Christophe Casalegno

Mysql : how to purge binary logs when you have no space left on device ?

When you need to purge binary logs on a MySQL server, you just need to connect to your server and use the PURGE BINARY LOGS command like this :

 mysql> PURGE BINARY LOGS BEFORE 'yyyy-mm-dd hh:mm:ss'; 

For example :

 mysql> PURGE BINARY LOGS BEFORE '2017-03-02 22:46:26'; 

Will purge all the binary logs before the date. Other method is to purge log file on « name » attribute of the log file. Example :

 mysql> PURGE BINARY LOGS TO 'ns30XXXX-bin.009836';

But sometime you can have bigger problem : no space left on device and you can’t free space with other method. In this case, the only solution is to drop manually the binary logs files. Assume your binary logs can be find in your /var/lib/mysql you can do this to fix your problem :

First step : stop mysql (syntax can depend of your linux distribution version). Example :

 service mysql stop 

Second step : count and delete 50% of the binary logs to free space and remove them from the Mysql binary logs index

 cd /var/lib/mysql && a=`ls |grep -v relay |grep bin.index` && b=`wc -l <$a` ; c=`echo $(($b/2))` |xargs -l rm ; echo $c | head -n $b $a |cut -d "/" -f2 && sed 1,$c\d $a -i 

Third step : just start MySQL

 service mysql start 

Fourth step : verify there is no problem


If you see file with a value of « 0 » there is a problem : you need to stop mysql and remove the file from the index manually. If all is ok you can now use the « PURGE BINARY LOGS BEFORE » mysql command to clean other logs if you need.
Enjoy !
Christophe Casalegno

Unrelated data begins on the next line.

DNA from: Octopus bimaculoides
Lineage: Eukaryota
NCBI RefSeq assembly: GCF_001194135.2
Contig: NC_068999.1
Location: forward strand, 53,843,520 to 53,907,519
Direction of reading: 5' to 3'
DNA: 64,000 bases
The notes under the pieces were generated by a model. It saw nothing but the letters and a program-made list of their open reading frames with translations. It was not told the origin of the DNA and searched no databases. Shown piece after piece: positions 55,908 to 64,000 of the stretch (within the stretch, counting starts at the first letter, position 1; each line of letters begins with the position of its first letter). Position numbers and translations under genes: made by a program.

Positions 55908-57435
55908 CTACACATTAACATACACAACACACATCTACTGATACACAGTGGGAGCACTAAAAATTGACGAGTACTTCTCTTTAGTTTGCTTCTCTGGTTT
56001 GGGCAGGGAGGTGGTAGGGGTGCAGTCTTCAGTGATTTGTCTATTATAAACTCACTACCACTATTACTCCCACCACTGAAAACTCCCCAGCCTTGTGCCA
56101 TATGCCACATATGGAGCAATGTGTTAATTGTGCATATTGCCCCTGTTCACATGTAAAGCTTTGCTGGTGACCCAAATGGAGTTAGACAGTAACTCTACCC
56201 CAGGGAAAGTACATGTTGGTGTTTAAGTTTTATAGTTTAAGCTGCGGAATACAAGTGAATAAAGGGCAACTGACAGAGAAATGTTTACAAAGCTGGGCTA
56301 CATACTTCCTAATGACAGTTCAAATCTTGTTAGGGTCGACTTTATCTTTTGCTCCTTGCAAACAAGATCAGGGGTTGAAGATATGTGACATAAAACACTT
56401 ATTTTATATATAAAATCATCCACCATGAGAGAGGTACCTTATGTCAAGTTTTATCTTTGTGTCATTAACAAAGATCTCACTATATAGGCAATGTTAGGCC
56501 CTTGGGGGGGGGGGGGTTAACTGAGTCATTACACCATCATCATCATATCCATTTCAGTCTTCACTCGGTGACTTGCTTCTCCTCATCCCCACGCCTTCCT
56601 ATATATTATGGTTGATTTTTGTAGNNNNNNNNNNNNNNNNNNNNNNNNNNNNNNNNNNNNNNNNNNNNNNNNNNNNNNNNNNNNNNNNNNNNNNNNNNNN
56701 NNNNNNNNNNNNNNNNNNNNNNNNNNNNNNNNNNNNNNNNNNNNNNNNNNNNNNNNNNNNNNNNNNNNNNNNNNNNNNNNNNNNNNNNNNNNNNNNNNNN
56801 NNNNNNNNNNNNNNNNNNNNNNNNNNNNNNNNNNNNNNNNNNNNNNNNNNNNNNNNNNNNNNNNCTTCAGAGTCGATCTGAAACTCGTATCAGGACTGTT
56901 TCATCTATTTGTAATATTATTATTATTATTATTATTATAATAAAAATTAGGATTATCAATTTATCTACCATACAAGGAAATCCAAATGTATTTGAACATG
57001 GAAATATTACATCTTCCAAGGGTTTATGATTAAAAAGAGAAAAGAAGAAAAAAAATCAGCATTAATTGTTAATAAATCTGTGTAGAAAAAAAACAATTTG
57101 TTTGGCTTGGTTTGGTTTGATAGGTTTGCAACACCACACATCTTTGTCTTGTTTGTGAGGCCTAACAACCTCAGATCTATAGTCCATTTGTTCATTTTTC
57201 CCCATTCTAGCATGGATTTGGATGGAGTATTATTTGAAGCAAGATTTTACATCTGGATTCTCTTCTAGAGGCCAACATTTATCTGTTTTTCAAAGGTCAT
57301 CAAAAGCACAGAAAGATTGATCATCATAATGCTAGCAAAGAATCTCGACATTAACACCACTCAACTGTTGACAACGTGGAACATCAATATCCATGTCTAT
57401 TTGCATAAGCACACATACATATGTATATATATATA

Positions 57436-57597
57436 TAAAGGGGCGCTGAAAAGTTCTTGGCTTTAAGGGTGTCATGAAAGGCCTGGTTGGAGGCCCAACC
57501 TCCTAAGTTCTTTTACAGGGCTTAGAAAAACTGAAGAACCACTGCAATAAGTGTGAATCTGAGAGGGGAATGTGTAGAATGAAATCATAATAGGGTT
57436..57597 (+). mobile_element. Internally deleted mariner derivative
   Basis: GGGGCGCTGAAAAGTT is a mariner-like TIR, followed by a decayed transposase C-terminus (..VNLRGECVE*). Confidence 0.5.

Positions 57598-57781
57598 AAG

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2 Commentaires

  1. Hi, I encountered the exactly same situation like what your page title said.
    I google for solution urgently and saw the light from here.
    Thank you very much, you saved my day.

    Due to my lack of understanding and security concerns, I didn’t run your command at second step.
    Your article gave me the idea how to do it manually:
    I sudo remove few oldest binary logs, then sudo vim binlog.index to remove those deleted logs from the list.
    Thank you.

    • Dear Tyler,

      Thank you for taking the time to write such a positive comment. I’m delighted to hear that the article was helpful to you and provided a solution to your issue.

      There’s always more than one way to solve a problem: kudos to you for figuring it out!

      I understand the security concerns related to running commands on a production server, and it’s always wise to be cautious.

      Your method of manually editing the files and index is a good workaround when you’re not comfortable running scripts or complex command. This post was old, and I’ll probably update it.

      For example, you can gain instant space on your server with : tune2fs -m 0 (or 1, 2, 3, 4) /dev/yourdisk (generally it is 5% by default) if you are on a extxx filesystem.

      If you have any further questions or run into more challenges, please don’t hesitate to reach out. Have a nice day!

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